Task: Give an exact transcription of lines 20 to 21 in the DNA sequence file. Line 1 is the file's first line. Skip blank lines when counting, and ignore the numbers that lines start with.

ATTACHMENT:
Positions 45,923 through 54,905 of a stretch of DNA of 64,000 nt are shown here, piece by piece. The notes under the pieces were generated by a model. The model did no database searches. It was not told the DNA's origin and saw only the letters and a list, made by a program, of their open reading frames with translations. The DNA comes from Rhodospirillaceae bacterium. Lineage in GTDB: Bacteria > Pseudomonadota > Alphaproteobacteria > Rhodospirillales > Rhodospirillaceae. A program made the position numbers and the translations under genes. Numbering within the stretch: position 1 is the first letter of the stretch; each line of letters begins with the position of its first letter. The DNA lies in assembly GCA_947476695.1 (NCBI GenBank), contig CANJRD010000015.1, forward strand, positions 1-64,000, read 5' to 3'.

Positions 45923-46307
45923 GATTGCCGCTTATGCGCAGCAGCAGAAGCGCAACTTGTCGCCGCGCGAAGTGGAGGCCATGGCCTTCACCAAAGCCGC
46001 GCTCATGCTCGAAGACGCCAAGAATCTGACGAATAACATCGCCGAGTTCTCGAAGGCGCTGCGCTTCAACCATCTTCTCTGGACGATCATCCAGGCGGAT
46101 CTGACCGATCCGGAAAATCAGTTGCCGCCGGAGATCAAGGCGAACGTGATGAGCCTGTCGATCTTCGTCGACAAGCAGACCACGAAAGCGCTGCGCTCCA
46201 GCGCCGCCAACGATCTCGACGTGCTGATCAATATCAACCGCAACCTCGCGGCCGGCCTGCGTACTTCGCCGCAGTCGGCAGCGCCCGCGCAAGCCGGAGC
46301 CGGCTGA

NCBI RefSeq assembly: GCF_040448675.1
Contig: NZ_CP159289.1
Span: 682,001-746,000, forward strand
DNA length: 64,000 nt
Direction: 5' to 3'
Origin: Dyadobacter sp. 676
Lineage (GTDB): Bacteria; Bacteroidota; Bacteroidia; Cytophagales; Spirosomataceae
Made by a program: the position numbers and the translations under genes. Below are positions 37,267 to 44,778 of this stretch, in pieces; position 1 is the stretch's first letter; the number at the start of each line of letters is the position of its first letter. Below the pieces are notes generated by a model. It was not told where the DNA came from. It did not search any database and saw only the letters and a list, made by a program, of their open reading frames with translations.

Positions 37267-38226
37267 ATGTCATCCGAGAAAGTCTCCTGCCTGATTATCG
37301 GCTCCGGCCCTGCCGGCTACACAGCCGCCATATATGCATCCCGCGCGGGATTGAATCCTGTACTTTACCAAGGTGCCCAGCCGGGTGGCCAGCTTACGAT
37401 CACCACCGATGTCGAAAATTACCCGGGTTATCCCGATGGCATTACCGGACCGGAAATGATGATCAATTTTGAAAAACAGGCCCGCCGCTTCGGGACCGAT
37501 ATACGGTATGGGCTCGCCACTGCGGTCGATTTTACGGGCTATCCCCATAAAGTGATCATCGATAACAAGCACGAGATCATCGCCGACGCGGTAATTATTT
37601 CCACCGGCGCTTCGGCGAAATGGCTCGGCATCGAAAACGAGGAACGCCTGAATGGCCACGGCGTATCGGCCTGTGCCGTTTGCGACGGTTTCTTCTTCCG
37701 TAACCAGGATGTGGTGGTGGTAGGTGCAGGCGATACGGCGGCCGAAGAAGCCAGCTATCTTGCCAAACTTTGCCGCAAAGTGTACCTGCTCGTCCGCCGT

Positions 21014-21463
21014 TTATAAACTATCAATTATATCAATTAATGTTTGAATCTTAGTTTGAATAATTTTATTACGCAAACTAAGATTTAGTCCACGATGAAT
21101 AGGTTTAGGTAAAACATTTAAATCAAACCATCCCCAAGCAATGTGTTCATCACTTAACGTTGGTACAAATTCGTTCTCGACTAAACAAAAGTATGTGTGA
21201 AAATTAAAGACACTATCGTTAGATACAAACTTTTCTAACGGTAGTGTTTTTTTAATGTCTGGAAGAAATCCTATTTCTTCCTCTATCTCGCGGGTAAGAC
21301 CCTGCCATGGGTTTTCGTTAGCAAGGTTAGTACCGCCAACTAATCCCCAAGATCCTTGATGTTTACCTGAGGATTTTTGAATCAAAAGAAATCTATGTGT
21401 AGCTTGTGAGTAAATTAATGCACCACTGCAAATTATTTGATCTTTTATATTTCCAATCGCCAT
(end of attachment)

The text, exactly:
37501 ATACGGTATGGGCTCGCCACTGCGGTCGATTTTACGGGCTATCCCCATAAAGTGATCATCGATAACAAGCACGAGATCATCGCCGACGCGGTAATTATTT
37601 CCACCGGCGCTTCGGCGAAATGGCTCGGCATCGAAAACGAGGAACGCCTGAATGGCCACGGCGTATCGGCCTGTGCCGTTTGCGACGGTTTCTTCTTCCG